Many companies, including BMW, Ducati and Logitech, take a third route by introducing additive manufacturing for prototypes, and the technology has often proved superior in cost and lead time.
How Fast Should We Go?
Companies can learn about additive manufacturing on their own. This approach may take longer, but can be modulated to the company’s normal operating rhythm to minimize disruption. A faster, more disruptive stance using temporary partnerships with system manufacturers or service providers, as well as selective new hires, can more quickly bring a company up to speed. This approach works best with companies that have clearly identified specific opportunities for AM and want to accelerate the process of installing manufacturing capacity and filing patents and licenses.
How Integrated Should We Be?
Larger industrial companies with years of experience in additive manufacturing have moved to greater vertical integration of their additive manufacturing activities in order to gain a competitive advantage in areas such as materials and software development. While nothing prevents companies from extending their value chain coverage over time, certain decisions early on could influence how easily or quickly they can extend coverage later. Acquiring new steps of the value chain usually requires significant investments and major changes to internal processes: At each stage, companies would have to replace protocols established for traditional methods with new protocols.
Moreover, at each phase of the value chain — from design software to final parts testing and repair — companies can choose different levels of control. Having full in-house control makes it easier to optimize and customize for a company’s particular needs. For instance, a tailored setting for machine parameters would likely result in a more suitable manufactured part, or using an internally developed powder as the source material for printing might meet specific mechanical or thermal properties better. On the other hand, more control demands a larger initial effort with higher costs, greater risks and longer implementation time.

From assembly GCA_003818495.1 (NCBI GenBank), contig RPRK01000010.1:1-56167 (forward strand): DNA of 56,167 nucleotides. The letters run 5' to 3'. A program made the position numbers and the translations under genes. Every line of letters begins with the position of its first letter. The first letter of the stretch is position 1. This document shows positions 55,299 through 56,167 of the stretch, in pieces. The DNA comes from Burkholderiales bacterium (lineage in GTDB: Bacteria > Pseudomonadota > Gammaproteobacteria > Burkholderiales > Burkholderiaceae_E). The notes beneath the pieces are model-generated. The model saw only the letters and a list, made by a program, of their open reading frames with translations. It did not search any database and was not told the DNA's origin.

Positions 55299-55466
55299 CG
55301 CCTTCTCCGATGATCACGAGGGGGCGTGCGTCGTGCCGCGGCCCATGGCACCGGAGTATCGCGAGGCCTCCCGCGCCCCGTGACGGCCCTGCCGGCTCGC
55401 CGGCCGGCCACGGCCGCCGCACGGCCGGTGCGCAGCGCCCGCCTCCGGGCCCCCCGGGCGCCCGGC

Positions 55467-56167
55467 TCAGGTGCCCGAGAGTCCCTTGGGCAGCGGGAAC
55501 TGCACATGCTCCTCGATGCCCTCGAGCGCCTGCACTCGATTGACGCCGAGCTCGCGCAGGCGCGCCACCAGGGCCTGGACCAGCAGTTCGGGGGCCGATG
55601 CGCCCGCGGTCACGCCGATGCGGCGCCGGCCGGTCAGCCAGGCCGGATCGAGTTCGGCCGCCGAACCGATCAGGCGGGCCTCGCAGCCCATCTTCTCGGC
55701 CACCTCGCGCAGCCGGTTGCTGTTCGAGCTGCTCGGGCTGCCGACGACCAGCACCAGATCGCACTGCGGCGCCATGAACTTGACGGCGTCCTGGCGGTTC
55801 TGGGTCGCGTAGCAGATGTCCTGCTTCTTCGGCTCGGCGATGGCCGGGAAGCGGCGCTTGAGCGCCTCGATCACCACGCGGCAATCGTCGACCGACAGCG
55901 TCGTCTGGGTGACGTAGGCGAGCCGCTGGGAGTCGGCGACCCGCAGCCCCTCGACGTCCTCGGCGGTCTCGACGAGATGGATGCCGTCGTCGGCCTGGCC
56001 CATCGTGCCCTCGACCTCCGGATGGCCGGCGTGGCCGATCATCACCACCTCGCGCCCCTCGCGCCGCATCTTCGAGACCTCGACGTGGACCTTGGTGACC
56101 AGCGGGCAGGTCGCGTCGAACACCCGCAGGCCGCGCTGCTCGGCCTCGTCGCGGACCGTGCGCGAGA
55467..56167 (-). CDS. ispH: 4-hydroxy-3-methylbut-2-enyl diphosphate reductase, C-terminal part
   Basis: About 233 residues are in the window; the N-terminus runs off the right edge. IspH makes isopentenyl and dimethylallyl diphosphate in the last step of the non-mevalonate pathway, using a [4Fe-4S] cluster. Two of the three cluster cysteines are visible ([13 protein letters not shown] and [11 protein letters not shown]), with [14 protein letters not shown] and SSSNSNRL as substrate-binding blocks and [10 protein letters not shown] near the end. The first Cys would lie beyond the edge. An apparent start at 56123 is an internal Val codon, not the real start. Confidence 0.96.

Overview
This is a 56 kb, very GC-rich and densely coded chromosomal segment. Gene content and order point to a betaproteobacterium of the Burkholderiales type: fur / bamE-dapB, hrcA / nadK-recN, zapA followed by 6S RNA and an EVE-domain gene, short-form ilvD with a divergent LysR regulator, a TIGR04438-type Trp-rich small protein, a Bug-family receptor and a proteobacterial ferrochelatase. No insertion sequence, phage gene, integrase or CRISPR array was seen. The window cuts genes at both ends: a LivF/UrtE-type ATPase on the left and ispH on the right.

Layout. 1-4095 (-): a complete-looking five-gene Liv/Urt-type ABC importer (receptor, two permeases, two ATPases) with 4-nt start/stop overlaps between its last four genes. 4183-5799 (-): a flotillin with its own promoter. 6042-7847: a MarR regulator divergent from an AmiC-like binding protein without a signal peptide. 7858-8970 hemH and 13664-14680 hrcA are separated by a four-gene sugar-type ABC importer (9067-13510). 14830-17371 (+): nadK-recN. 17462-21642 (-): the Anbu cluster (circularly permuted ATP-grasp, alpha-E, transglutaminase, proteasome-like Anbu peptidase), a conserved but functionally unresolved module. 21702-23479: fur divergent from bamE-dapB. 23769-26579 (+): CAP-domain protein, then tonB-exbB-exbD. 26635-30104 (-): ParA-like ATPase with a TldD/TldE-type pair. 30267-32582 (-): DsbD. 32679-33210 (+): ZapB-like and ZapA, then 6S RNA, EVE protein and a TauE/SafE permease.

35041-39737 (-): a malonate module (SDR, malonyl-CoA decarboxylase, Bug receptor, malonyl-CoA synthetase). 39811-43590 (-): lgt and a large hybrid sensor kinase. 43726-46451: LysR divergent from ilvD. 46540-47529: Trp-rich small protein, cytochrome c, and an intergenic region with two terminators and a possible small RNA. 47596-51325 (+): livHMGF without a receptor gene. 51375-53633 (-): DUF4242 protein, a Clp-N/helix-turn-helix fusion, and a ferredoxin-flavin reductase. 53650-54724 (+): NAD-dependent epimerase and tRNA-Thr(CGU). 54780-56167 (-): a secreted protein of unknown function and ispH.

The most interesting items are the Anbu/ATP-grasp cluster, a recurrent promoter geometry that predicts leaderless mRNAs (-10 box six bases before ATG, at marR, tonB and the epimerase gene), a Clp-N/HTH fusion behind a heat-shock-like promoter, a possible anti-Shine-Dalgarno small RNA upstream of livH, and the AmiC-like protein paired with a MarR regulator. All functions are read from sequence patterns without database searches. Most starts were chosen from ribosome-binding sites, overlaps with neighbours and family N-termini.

How Should We Realign Our Organizational Structure?
Introducing additive manufacturing to an existing operation will likely have implications for a department’s size, responsibilities and relationships with other departments. The extent of these implications will depend on the level of control selected, the stages of the value chain covered and the business model chosen.
Adopting additive manufacturing typically shifts the effort from the production plant and supply chain management functions to the engineering and production planning and control functions. Additive manufacturing is a capital-intensive technology, but requires only limited labor for machine management, raw materials management and post-processing. Therefore, it also requires more intensive production planning and engineering (for optimizing parts positions and clusters, construction support, machine parameters and so on) to maximize machine utilization and performance.
These are still early days for this breakthrough technology, and there are major opportunities for the entire product life cycle, from design and manufacturing to maintenance and repair. Companies that set a strategy based on rigorous answers to the questions posed — and that also build their organizational capabilities to execute effectively — stand to reap remarkable benefits in the years ahead.
Pierluigi Serlenga is a Rome-based partner and François Montaville is a Paris-based partner of Bain & Company.